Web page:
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Thread: GLSL noise fail? Not necessarily!

  1. #31
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    Re: GLSL noise fail? Not necessarily!

    Quote Originally Posted by Alfonse Reinheart
    (though they'll have to work out how compatible it is with the Artistic License 2.0)
    Quote Originally Posted by PkK
    If this was under a more permissive license
    The purpose of the license we used was to allow anyone to use and modify it while maintaining some coherence to contributions and bug fixes initially.

    Also, as with all startups we have to walk a fine line between the desire to selflessly distribute 'cool code' and the interests of our investors.

    That said, we can always create custom licenses, for specific applications. Drop me an email.

  2. #32
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    Re: GLSL noise fail? Not necessarily!

    Its nice to see that you've noticed that Perlin's "improved noise" paper forgot to normalize his gradients. I have seen the error migrate into various implementations meant to replace the original algorithm.

    And if I'm reading your shader correctly, you calculate your gradients w/ the same algorithm. If so, then there is an optimization you can use.

    Because of the way the gradients are calculated, the gradients have a uniform magnitude (1 or sqrt(1) for 2D noise, sqrt(2) for 3D noise, sqrt(3) for 4D noise).

    In your implementation, you normalize each gradient before calculating the final weighted sum.

    Because the output of a noise function is a sum of the weighted gradients, and the gradient magnitudes are constant, you can replace the code that normalizes each gradient by dividing the weighted sum by the sqrt() magnitude.

    And since the sqrt() magnitude is constant for each noise function, you can hardcode the 1/sqrt() normalizer as a constant and multiply the weighted sum (instead of dividing).

  3. #33
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    Re: GLSL noise fail? Not necessarily!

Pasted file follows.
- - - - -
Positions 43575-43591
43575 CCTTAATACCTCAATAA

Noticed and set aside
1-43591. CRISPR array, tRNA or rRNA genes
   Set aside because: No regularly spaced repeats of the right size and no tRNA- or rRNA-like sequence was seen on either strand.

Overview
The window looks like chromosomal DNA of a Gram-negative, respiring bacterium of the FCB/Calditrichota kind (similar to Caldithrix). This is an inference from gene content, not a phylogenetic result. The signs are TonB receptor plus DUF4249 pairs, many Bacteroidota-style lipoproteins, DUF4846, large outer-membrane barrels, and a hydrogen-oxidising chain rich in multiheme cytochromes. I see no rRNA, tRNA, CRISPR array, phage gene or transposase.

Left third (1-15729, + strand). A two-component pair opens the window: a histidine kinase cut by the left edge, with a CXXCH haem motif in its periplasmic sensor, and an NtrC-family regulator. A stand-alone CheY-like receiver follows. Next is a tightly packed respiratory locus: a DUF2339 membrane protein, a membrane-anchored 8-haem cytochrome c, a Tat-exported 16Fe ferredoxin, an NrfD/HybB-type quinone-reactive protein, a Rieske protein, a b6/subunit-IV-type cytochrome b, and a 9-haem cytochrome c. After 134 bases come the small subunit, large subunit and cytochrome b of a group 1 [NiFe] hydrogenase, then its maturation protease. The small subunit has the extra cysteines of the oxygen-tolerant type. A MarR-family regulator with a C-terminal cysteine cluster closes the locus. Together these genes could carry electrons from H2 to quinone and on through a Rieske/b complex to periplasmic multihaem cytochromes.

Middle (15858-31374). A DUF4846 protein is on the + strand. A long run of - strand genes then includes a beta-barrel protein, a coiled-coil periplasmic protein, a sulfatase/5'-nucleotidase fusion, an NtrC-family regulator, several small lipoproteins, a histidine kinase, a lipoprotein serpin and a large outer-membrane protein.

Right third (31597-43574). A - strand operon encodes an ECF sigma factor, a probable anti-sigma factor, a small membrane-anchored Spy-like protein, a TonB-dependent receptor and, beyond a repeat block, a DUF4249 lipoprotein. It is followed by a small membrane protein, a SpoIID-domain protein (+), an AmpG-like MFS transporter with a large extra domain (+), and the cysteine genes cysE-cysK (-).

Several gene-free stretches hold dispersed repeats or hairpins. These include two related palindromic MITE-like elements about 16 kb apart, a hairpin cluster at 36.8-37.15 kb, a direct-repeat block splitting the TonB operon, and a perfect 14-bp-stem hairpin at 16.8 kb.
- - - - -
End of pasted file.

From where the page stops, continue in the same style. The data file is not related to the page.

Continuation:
And if I'm reading your shader correctly, you calculate your gradients w/ the same algorithm. If so, then there is an optimization you can use.
    No, the gradients are done in a totally different manner here. It's a more clever method in several ways, but the normals get different lengths.

    Besides, the normalization of Perlin's original gradients do not really matter at all. What matters is that they are all of the same length. A constant scaling of the normals translate to a constant scaling of the final noise value, and it is cheaper to do all the scaling at once at the end, when the final noise value is returned and a multiplication is required anyway to make the value fit nicely in the range [-1,1]. Not scaling the normals is not an error in Perlin's original implementation, it is a deliberate and smart design choice to speed things up. The scalar multiplication with a vector of only ones and zeroes was originally performed in software as a summed selection, not as a dot product. Several floating-point multiplications were saved that way, and that used to make a big difference back in the day.

  4. #34
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    Re: GLSL noise fail? Not necessarily!

    Speaking of inclusion in Mesa: how good are the AMD hardware drivers for Mesa these days?
    I have not been following the Mesa development for some time, but I notice it is still stuck at OpenGL 2.1. This noise version is compatible with GLSL 1.20, so it could still be a good fit.
    Inclusion in Mesa requires an MIT license, though.

  5. #35
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    Re: GLSL noise fail? Not necessarily!

    I just wrote a quick automatic benchmark for the platforms I have available to me. The program runs for 15 seconds and reports the performance to a logfile. Feel free to post your results here.
    Windows benchmark
    MacOS X benchmark
    Linux benchmark
    The Windows archive contains a precompiled EXE file. The other two platforms will require a "make", and possibly an installation of GLFW (www.glfw.org) if you don't have it already. You may also need to edit your Makefile to suit your particular installation.